Deng Xiaoping once appraised the rule of his predecessor as China's paramount leader, Mao Zedong, as being "70 percent positive and 30 percent negative". How would Deng's own performance in office be assessed? A new biography by the Harvard professor Ezra Vogel attempts to answer this question, through using (fortunately) more sophisticated tools than mere mathematical formulae.
Entitled Deng Xiaoping and the Transformation of China, Vogel's biography provides the most exhaustive account yet of Deng's life, one whose length spanned nearly the entire 20th century. A fuller account of Deng's role in history was clearly needed. Despite being the key player in China's reform process, Deng remains a somewhat obscure figure to the broad global public, far less famous than the larger-than-life Mao Zedong.
Vogel's task, then, was to connect the life of the diminutive man to the modern China of skyscrapers, high-speed rail lines and ubiquitous Starbucks franchises. Does he succeed? Writing in the Harvard Magazine, Edward Steinfeld argues that "to know Deng Xiaoping, Vogel makes clear, is to know modern China". The China of 2011, in this view, is by and large the living manifestation of decisions Deng made decades earlier. Mao might have birthed a nation, but Deng's imprint has arguably been as great.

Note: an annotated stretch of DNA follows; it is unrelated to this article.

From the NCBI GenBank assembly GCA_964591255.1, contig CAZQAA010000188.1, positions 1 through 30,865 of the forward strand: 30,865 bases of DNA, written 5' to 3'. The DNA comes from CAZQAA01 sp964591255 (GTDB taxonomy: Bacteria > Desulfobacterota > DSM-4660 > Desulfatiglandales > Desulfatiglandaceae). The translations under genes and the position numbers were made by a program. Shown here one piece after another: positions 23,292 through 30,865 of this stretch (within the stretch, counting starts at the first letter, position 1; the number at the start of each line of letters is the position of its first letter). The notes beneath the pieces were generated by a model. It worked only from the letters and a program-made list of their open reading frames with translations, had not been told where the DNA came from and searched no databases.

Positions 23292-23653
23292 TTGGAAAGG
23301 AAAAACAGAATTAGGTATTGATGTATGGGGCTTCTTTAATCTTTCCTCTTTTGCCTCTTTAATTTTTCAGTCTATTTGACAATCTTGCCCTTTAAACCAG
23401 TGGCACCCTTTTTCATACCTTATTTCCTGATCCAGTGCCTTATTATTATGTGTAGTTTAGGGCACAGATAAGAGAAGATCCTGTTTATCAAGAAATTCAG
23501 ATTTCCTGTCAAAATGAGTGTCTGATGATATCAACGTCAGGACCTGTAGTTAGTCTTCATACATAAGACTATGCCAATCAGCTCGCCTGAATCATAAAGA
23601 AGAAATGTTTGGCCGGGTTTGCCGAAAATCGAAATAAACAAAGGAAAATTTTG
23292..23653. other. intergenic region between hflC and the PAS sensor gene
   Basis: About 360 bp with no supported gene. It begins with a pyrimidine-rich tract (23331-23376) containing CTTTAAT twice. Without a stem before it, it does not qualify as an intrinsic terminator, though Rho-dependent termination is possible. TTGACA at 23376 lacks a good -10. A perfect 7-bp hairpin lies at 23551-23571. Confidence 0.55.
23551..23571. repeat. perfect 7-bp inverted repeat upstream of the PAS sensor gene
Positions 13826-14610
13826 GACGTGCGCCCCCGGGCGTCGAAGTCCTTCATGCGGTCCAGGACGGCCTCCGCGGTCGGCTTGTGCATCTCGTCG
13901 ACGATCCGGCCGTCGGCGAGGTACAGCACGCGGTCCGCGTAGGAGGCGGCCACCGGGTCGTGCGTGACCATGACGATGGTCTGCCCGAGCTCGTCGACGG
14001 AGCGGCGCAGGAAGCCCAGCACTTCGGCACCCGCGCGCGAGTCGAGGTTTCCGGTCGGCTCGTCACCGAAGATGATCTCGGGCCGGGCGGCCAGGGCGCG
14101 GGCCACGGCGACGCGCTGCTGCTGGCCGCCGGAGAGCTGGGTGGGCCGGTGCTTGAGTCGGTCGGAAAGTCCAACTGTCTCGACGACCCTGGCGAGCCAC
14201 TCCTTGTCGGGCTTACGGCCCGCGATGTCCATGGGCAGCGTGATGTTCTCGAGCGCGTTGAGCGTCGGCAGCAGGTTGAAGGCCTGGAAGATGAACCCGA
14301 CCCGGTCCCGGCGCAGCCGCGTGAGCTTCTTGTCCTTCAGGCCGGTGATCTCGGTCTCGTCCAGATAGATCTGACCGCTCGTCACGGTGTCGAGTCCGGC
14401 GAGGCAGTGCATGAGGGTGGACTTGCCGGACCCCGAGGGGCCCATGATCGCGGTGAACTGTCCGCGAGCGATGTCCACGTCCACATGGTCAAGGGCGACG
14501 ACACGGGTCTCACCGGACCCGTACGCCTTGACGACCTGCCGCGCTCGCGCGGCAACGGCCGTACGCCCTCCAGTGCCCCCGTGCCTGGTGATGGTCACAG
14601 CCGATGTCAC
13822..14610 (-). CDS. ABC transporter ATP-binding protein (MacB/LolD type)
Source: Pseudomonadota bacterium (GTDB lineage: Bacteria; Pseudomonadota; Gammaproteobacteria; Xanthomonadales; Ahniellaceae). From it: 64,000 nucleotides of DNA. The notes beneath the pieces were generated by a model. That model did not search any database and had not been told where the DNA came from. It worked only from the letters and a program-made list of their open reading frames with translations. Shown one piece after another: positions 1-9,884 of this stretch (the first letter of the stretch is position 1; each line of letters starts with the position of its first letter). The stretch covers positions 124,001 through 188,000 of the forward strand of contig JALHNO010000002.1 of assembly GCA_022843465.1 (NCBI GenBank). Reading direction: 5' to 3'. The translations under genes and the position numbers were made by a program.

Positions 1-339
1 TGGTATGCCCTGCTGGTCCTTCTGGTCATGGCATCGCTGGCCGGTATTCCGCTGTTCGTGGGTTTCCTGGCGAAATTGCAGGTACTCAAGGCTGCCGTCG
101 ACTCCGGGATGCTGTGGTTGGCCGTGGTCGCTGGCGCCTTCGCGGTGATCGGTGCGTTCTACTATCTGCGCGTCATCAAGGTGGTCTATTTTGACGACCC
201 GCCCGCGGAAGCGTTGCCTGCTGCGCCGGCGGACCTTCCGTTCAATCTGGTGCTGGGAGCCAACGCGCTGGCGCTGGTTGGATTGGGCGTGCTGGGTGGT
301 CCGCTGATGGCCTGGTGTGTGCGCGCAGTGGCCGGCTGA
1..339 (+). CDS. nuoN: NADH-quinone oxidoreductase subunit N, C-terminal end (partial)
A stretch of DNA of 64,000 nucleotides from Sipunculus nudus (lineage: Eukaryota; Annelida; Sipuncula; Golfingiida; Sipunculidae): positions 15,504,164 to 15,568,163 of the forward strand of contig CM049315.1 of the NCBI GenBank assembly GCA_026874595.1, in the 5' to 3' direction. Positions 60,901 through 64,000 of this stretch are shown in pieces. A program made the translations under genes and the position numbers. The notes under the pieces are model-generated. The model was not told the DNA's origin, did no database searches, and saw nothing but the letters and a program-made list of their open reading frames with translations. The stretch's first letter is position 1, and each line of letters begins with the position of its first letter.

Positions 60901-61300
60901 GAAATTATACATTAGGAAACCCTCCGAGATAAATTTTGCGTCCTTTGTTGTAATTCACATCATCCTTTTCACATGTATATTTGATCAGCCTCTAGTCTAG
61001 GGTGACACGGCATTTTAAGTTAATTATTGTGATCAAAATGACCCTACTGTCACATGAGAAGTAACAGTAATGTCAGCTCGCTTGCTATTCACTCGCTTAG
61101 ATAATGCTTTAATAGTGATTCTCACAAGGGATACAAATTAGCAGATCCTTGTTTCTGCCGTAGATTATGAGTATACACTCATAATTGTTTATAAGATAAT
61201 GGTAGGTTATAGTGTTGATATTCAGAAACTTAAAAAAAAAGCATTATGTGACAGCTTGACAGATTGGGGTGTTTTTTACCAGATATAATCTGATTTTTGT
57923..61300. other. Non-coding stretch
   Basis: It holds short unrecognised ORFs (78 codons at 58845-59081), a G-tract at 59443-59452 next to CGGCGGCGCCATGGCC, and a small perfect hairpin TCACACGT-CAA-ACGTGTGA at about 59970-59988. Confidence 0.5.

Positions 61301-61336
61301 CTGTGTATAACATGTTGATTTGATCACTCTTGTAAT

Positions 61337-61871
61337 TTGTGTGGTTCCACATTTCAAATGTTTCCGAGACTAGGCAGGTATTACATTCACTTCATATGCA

Yet is Vogel's version of Deng's role in modern China as complete as Steinfeld suggests? Christian Caryl isn't so certain. In a review published on Foreignpolicy.com, Caryl writes that Vogel gives comparatively little attention to the less savory parts of the leader's record. Scarcely a decade after Deng assumed power, he ordered the infamous 1989 crackdown on student protestors in Beijing's Tiananmen Square, an event that brought nearly universal condemnation to the Chinese government. According to Caryl, Vogel "bends so far backward to explain the party's logic on, say, the Tiananmen crackdown or Tibet that it sometimes becomes difficult to understand why anyone might possibly think differently." In this view, Deng's boldness in charting a new course for his country only goes so far.
Clearly, like his predecessor Deng Xiaoping's performance contained a mixture of the positive and negative, even if his hagiographic portrayal in Chinese textbooks suggest otherwise. In a way, assessing Deng's personal legacy provides an illustrative lens through which we can assess China's change over the past three decades. Did the crackdown in June 1989 define Deng's period in office, reinforcing China's commitment to authoritarian rule? Or was Tiananmen Square a footnote in a much broader story involving China's embrace of market economic reform? This debate — and Deng's role in it — is certain to persist well into the future.